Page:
CPIT Aoraki course makes a youth of difference
Proud as: CPIT Aoraki student D'Braye Kemp with joinery tutor Nigel Jamieson. The 2015 Eke Panuku supreme award winner for trades is looking forward to furthering his study and career this year.
Eighteen year-old D'Braye Kemp rounded off an impressive year of study at CPIT Aoraki by winning the Youth Transitions award for Outstanding Student and the 2015 Eke Panuku supreme award as one of the institute's outstanding Māori and Pasifika achievers through his work on his Youth Guarantee programme.
"For me getting the award was really overwhelming. I'm proud of myself. Seeing everyone else there, and from my old course too, it was a great moment. We were so happy and we were all crying."
However, Kemp's success was the result of his determination and his ability to overcome a troubled childhood.
"As a kid I was a bit of a rug rat. I would get into trouble with the police, with my parents. I was bullied at school from primary right through to high school, but that all stopped when my dad asked me if my brothers and I wanted to live with him in Christchurch."
While moving from Napier to Christchurch was an important step, it was Kemp's passion for Te Reo Māori which taught him the importance of focusing on education.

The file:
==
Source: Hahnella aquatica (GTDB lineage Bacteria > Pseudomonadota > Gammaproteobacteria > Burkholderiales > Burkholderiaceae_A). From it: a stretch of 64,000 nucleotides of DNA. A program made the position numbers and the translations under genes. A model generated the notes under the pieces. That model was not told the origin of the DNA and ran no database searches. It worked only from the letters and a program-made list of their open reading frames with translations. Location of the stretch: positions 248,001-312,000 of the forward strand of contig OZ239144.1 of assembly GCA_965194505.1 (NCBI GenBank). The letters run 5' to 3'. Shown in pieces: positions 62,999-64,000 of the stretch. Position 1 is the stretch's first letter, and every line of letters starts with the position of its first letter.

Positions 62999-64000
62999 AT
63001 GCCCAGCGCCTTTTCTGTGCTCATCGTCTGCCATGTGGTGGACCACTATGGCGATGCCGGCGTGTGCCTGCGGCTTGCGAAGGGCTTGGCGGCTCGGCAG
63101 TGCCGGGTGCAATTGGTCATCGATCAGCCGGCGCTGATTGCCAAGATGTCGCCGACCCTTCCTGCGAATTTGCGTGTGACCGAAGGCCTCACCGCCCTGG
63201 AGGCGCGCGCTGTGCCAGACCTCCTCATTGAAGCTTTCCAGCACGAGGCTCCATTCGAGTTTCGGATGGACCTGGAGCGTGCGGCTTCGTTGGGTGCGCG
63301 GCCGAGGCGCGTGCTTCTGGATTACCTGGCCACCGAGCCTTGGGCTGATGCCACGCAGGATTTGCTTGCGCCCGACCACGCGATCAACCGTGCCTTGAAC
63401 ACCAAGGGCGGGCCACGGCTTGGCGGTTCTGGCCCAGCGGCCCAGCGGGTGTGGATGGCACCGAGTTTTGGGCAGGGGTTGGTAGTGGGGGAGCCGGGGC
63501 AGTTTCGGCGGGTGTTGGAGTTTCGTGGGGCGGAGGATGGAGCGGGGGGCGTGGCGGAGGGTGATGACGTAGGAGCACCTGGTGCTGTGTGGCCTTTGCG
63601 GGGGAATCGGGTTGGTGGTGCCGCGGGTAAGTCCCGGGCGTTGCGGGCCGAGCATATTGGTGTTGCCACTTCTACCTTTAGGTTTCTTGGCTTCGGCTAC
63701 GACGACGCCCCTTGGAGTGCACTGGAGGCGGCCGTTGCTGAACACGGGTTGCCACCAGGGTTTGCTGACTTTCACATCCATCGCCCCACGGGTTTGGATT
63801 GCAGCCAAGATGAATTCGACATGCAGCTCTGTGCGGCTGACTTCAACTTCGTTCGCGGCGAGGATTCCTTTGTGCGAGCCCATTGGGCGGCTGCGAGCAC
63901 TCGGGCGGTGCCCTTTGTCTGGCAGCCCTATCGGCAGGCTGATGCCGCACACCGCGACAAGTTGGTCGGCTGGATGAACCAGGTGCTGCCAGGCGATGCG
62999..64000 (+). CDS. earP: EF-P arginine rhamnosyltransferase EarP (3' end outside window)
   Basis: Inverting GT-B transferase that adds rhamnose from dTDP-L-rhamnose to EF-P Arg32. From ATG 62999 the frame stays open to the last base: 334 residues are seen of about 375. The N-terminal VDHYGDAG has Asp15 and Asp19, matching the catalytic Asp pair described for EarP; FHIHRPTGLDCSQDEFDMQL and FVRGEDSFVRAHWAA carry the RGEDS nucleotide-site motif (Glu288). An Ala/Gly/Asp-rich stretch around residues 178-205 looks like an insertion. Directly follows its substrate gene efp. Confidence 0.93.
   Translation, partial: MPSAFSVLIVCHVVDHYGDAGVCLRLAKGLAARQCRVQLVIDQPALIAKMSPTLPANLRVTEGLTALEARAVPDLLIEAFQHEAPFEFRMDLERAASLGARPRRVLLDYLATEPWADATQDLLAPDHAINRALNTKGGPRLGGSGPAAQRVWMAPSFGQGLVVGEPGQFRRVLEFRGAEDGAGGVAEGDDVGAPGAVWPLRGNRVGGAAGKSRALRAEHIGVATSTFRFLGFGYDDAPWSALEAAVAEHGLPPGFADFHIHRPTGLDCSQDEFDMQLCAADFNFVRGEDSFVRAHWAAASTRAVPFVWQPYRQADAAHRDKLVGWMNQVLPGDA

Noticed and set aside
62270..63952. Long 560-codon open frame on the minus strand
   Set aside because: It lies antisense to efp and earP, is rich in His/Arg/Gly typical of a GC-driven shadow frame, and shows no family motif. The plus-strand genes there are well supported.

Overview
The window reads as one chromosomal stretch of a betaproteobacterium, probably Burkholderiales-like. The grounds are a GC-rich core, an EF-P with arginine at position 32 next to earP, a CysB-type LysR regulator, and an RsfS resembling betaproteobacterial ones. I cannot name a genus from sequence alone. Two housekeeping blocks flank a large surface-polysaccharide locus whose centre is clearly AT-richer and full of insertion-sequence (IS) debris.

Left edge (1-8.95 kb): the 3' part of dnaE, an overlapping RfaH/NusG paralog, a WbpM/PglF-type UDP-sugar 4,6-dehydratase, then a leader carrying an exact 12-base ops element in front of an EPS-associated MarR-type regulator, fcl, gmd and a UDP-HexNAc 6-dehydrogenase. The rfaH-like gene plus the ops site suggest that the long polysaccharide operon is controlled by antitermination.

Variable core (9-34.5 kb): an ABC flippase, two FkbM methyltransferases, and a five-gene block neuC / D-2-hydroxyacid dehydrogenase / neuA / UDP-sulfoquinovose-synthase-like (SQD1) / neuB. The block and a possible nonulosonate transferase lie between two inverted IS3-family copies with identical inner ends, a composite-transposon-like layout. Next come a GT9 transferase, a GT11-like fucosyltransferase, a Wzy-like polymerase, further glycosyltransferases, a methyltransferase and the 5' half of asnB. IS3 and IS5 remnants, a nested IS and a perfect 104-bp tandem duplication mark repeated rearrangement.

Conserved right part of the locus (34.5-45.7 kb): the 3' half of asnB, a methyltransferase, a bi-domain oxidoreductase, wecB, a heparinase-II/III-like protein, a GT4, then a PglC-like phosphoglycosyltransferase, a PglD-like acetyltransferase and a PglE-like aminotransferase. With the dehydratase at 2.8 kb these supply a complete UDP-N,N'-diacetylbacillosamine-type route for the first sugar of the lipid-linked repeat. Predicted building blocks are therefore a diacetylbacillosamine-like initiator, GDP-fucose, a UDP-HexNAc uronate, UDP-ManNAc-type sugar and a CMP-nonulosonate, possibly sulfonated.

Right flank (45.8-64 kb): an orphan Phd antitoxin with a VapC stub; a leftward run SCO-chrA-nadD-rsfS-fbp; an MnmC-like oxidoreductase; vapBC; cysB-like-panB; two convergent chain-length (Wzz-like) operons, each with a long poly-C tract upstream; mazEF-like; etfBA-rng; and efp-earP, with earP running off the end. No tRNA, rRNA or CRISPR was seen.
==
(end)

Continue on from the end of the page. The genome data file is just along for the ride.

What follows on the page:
"It was important for me to show my dad's family that I could stand and speak in a Marae. At school I've been awarded the most fluent Te Reo Māori speaker out of all three senior years. I was very proud of myself for receiving this award."
Kemp also worked hard to get his literacy and numeracy up to scratch before deciding to give the Youth Guarantee Certificate in Introduction to Construction for Allied Trades a try, and everything started to click into place.
"At first I didn't like the course. It was hard, but I stuck to it, and got to love it. I loved the joinery – that was my favourite," Kemp said.
His rapport with staff, especially his joinery tutor Nigel Jamieson, went a long way towards ensuring his success.
"D'Braye's attitude to learning and his improvement won out," Jamieson said.
His achievement also brought satisfaction to CPIT Aoraki Trades Construction Manager Phil Burns, who oversees the Construction Trades programmes at CPIT Aoraki.
"These students are at that lovely age when you see big differences," Burns said.
"Some of them have had limited success in the past when it comes down to the education process, and the rewards that they can get when they see something tangible happening and see a clear pathway going onwards – it's the best thing in their life. You get to see them change from high school students into young men and women."
Kemp has been putting his newly-found joinery skills to use while on work experience with a builder over the summer break and is going on to CPIT Aoraki's Pre-trade Joinery programme this year.